Our first night was all about introductions and dinner at a local restaurant, where we sampled some African food (including fried worms!!!) and got our faces painted.

Cathy & JCB

We have a group of 24 (all Canadian except for four Americans and including 3 husbands) on this guided tour organized by Valerie Hearder (Nova Scotian now, but originally from Durban) and Odette Tolksdorf.  They are both art quilters, and there is a significant fibre arts component to the trip. Val loves her birth country, and has planned this 21 days to show us as much as she possibly can about why she loves it so much. Our suitcases are bulging with embroidery and sewing supplies, reading glasses, knitting yarns and needles and school supplies to give away as we visit some of the projects.

DAY ONE

We meet our driver, Charles and start with a bus ride to the Cradle of Humankind. This is a really important site for human fossils, some as old as 3.5 million years!  It is a UNESCO World Heritage Site, and we got a private visit with one of the researchers at one of the many limestone caves where they do their digging.  They only dig for a few months each year, and get enough interesting fossils to keep them busy the rest of the year, identifying and cataloging them.

It was the trial by fire for our new bus driver, Charles, who had to drive us on single lane dirt roads in the Rhino and Lion Nature Reserve to get to the site.  It was our first day in South Africa, and we saw all kinds of wonderful animals!

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When we finally got to the site, we were greeted by a table full of hominid skulls to introduce us to our cousins and ancestors.

Drimolen Fossil site - Cradle of Humankind

This is also where we had lunch, under the trees watching the weaver birds flitting into and out of their nests.

The dig site was fascinating – tarps cover things from season to season (they weren’t digging at the time we were there). There are more than 3 dozen of these caves where they are unearthing huge numbers of fossils each year. These caves were found originally in the search for gold.  Instead, they found gold of another sort: history!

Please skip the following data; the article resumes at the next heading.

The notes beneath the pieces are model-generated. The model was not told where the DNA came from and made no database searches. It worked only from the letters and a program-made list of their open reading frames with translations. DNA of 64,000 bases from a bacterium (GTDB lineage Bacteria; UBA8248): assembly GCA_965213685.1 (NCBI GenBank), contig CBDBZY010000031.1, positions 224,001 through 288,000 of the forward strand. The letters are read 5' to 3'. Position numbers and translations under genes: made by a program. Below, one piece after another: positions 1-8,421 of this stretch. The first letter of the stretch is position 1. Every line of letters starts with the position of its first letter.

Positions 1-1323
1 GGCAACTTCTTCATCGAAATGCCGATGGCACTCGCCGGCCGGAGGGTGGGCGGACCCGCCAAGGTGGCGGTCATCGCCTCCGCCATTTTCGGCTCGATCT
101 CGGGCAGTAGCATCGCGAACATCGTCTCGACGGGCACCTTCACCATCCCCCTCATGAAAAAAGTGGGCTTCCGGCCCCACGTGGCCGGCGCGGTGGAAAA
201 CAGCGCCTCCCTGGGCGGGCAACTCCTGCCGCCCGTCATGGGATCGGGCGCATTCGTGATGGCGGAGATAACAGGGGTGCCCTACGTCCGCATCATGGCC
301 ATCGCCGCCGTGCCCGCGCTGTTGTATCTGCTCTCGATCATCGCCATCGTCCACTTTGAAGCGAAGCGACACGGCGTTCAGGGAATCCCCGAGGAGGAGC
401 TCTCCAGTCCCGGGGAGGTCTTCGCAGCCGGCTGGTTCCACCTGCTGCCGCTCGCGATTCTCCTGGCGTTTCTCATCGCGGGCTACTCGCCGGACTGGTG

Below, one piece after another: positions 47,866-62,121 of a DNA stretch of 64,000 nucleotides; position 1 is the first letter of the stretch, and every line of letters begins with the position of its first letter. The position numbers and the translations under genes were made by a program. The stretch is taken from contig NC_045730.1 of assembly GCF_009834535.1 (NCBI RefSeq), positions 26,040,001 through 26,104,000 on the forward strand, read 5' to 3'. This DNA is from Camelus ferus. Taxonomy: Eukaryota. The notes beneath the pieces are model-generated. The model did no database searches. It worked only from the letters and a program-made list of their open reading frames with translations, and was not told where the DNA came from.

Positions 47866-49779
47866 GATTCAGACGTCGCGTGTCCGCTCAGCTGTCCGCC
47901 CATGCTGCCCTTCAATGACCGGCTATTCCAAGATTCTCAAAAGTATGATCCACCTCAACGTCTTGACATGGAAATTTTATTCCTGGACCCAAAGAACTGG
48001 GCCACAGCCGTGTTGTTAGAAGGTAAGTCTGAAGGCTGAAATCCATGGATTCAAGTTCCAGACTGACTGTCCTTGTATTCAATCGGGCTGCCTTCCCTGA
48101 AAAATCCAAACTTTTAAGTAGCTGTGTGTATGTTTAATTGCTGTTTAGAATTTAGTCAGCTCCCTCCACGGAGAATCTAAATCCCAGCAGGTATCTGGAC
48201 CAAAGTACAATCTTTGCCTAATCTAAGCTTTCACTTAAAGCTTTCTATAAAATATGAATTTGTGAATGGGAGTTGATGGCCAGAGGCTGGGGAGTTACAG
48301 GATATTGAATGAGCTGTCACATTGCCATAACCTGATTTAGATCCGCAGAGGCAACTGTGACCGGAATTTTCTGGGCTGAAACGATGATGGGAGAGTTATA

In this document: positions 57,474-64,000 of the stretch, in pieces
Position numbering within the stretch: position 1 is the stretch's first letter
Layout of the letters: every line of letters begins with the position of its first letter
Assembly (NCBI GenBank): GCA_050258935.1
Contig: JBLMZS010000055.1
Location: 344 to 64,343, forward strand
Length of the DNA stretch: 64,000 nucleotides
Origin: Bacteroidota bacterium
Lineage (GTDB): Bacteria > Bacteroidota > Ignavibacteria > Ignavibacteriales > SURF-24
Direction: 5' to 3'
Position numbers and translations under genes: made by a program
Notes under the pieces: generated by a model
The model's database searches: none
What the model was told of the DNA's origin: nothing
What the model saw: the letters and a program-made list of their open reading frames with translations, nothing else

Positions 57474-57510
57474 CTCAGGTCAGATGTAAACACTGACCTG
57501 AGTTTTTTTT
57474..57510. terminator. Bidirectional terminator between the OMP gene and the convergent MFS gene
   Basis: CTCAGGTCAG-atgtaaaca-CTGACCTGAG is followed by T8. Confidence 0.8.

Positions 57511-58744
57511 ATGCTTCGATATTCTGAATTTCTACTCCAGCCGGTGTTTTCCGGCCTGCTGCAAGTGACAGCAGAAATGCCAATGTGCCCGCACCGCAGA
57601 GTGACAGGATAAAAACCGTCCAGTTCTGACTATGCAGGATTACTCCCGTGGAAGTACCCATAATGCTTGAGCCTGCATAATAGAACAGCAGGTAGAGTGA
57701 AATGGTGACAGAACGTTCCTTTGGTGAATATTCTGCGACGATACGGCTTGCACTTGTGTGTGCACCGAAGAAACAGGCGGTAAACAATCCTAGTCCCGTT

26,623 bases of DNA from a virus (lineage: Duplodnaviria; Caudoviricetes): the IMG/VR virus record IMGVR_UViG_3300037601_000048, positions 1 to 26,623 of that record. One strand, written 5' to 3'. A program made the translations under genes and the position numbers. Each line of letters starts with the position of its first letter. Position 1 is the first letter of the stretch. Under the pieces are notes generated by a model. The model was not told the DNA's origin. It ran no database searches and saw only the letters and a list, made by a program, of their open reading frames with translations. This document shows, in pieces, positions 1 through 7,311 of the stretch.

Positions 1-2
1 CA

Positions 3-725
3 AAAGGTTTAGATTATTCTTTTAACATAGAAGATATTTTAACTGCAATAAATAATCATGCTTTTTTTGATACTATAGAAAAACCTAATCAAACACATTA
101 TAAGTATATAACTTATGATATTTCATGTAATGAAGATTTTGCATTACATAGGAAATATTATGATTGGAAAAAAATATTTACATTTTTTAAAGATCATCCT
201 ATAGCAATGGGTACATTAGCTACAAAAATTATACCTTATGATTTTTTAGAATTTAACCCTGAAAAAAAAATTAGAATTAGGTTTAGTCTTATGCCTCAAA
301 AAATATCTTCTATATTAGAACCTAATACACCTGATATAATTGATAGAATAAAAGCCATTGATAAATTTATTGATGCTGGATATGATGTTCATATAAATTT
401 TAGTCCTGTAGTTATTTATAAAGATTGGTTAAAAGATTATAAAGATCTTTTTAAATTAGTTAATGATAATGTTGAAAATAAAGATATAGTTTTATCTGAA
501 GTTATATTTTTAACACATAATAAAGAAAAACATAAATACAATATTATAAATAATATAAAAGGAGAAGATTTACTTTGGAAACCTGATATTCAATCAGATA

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A great introduction to Africa!

From there, we drove back into town to visit our first couple of galleries. The Everard Read Gallery is high-end art, and it was a good introduction to the artistic sensibilities of some South African artists. Lots of sculpture, etc.  Across the street was an beautiful new Gallery called Circa. It is a totally amazing building and there were lots of wonderful photo opportunities while we were there.

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Our first day in South Africa:  lapwings, oryxes, giraffes, pronking springbok, rhinoceros, warthogs, weaver birds, 70,000 year old fossils.

DAY TWO

Today we meet our first group of women to whom we’ll give embroidery supplies. We  picked up our guides at the Pretoria Botanic Gardens. From there, we drove to one of the poorest areas of all of South Africa: Winterveld. As we entered the community, we noticed lots of people on the side of the roads – lots of vendors, lots of people waving at us. I imagine there aren’t a lot of tour buses that make the trek into these parts.

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Selling clothes on the side of the road in Winterveld at a “bend over boutique”.

We arrived to an amazing display of colourful embroideries done by the Mapula Embroidery Group!

There were hundreds of pieces, large and small, and some of the ladies who made them were in attendance.  I bought a few pieces, but was only able to meet the maker of my little giraffe bag. This is Jennifer Makamo.

Cathy and purse maker

This project was started by Sister Magella and the Soroptomists in Pretoria in 1991 to help women in the Winterveld – named the “throwaway people” by Sue Miller in the Pretoria News. Started with 14 women participating, now over 140 work on making these pieces. Some live entirely off their embroidery work – they are only paid when their work sells – and each person making money might be feeding up to 10 family members.  We did our best to help pay these women, and we left them with some supplies to keep on making them. Their pieces have been sold worldwide, including to the Obama White House, and 50 to Oprah Winfrey.  It “gives them a reason to be”.